Westbrook’s numbers are remarkable because he is able to maintain good efficiency even while taking close to half of his team’s shots. However, the Thunder’s offense is good, not great, when Westbrook is on the floor; it doesn’t come close to the offenses of more complete teams, like the Warriors and Hawks. Serge Ibaka, easily Oklahoma City’s third best player, might be described as the best role player in the NBA. He leads the league in blocked shots and has developed into a proficient 3-point shooter, a valuable skill for a big man. Those traits make him a great player to have on the floor at the same time as stars — he doesn’t need the ball in his hands to make an impact — but ask him to create his own shot and the results will likely be ugly.

The Thunder acquired guard Dion Waiters at the trade deadline, in an effort to boost the team’s offense, which is anemic when Durant and Westbrook are on the bench. Waiters has played well enough since his arrival, but his style of play reveals something about the problems with the Thunder’s offense. Waiters is basically a less skilled version of Westbrook; he dominates the ball and takes contested shots, but he converts at a lower rate than Westbrook. It’s telling that, even without their stars on the court, the Thunder don’t have the ability to create good shots with set plays and passing. Instead, they just have to rely on more one-on-one play. This emphasis on one-on-one play probably isn’t something the Thunder can change before the playoffs. A less stagnant offense would probably require a significant change in personnel, and, to be honest, a coaching change. Scott Brooks has had seven years to build a more fluid offense. If it hasn’t happened yet, it probably won’t happen in the next month.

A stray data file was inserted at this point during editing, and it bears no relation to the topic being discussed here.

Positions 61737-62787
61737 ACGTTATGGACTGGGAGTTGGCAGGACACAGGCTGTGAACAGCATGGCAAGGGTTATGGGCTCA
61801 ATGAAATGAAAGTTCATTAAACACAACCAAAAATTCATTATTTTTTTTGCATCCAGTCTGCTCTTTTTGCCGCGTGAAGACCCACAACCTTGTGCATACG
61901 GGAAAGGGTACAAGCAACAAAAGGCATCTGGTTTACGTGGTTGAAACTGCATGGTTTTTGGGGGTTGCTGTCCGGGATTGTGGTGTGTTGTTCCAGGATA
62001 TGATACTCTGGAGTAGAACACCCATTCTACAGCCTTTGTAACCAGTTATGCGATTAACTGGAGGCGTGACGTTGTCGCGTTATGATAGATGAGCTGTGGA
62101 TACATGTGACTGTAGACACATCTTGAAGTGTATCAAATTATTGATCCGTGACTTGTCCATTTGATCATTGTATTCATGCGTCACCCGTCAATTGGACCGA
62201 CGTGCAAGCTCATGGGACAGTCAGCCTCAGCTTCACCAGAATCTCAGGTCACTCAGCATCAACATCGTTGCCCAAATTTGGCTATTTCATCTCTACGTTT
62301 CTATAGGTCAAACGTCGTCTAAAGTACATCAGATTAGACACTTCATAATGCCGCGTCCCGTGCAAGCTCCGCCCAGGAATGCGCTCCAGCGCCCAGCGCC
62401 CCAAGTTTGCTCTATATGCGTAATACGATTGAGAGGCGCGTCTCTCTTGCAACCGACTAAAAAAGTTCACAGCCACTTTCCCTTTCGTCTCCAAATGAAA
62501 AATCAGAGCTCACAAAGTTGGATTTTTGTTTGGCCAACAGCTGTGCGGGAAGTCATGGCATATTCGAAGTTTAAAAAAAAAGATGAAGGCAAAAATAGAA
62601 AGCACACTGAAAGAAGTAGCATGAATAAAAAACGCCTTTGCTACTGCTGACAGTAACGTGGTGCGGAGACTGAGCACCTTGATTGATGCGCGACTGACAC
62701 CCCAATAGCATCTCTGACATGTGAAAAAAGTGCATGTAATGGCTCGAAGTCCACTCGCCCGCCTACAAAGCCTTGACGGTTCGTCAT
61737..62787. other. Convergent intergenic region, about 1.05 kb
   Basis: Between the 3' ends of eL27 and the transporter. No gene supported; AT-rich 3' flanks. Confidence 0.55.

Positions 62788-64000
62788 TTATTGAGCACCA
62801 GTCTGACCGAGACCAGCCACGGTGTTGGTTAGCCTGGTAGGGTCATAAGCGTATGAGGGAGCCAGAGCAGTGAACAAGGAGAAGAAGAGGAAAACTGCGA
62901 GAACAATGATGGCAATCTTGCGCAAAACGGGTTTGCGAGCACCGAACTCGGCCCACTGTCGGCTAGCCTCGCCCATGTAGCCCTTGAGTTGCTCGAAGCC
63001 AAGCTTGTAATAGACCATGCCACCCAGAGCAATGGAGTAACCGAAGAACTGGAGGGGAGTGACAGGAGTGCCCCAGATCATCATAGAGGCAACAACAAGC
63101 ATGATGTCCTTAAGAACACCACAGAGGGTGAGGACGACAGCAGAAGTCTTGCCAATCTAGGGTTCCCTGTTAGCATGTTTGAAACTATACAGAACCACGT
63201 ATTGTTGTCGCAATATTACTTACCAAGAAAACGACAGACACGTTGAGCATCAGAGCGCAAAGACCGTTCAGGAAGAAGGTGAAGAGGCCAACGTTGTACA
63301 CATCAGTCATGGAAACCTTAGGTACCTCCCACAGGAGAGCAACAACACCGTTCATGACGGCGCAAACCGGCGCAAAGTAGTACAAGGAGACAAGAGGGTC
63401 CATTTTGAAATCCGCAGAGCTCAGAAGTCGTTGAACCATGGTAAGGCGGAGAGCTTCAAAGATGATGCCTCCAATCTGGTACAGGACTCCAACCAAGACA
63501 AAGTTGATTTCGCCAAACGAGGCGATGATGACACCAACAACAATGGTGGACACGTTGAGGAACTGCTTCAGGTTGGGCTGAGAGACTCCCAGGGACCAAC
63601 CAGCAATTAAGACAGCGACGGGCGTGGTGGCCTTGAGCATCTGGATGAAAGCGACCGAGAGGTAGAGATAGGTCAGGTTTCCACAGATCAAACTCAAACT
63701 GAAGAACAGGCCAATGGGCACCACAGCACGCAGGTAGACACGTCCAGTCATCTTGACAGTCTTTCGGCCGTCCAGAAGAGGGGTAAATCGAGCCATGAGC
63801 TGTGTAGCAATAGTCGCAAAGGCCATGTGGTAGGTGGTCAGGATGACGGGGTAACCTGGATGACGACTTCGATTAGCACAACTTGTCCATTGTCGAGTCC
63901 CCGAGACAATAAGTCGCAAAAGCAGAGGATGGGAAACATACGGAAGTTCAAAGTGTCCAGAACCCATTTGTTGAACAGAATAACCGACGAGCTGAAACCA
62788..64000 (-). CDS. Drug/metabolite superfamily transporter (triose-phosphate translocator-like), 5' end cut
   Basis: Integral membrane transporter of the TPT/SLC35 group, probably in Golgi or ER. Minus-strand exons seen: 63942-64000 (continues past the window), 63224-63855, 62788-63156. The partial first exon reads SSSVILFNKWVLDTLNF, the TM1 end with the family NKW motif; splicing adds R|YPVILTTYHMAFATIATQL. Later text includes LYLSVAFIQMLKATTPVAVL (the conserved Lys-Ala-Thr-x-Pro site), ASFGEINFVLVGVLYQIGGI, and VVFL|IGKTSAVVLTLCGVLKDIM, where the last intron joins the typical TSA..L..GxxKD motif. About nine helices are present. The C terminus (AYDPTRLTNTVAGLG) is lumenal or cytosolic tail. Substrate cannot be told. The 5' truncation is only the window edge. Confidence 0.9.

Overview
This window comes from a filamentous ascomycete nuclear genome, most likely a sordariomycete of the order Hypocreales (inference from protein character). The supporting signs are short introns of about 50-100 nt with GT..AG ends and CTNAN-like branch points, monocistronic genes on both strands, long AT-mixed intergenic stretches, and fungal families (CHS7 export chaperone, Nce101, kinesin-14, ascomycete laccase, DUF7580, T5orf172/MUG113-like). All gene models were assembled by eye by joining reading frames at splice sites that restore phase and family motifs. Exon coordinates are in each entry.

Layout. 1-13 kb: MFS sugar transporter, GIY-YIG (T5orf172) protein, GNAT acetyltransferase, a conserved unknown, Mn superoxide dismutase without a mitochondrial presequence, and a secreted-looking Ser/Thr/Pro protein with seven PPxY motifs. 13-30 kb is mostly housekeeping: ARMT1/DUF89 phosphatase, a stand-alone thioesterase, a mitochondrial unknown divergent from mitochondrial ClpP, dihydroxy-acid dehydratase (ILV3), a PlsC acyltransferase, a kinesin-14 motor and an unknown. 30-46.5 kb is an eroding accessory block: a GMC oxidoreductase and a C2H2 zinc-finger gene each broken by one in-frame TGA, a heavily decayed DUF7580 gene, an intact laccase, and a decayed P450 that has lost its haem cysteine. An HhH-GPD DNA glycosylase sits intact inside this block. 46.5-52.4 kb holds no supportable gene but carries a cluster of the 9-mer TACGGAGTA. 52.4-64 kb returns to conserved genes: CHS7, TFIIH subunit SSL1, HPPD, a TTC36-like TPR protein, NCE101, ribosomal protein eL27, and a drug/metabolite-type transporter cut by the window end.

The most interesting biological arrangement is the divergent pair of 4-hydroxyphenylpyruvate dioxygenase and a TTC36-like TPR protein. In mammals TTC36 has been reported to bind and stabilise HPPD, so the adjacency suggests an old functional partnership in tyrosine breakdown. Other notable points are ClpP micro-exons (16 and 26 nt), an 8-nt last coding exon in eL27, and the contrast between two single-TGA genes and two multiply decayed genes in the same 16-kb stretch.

The conventional wisdom in the NBA is that you need stars to win, a theory that gives the Thunder a chance in the playoffs, despite their regular season struggles. The idea is that, over a long series, defenses will have more time to prepare for the set plays and motion that characterize a more team-oriented offense, and therefore those offenses will struggle. On the other hand, one-on-one play is less susceptible to defensive gameplans; teams know exactly what Durant and Westbrook are going to do, they just can’t stop it. Scoring goes down across the board in the playoffs, and proponents of the “stars win” argument say that it goes down more for teams that don’t have any stars.

This theory has at least a grain of truth, and it is certainly true that the vast majority of recent NBA championships have been won by teams with one of the best five players in the league. However, the Spurs won easily last year by employing an offense that focused more on passing than on one-on-one play and without having an MVP candidate on the team. Furthermore, even if team-oriented offenses experience a little regression in the playoffs than one-on-one-oriented offenses do, teams like the Warriors are already so far ahead of the Thunder in terms of offensive efficiency that it is unlikely to matter.

For all those reasons, it’s more likely than not that Westbrook’s fearless brand of dominance comes to nothing and the Thunder exit the playoffs early. But there’s a small chance that Westbrook — and Durant — beat the odds and make a run that is based completely on their individual talent. If any two players can overcome their teammates’ and coaches’ severe shortcomings through individual brilliance, it’s Westbrook and Durant.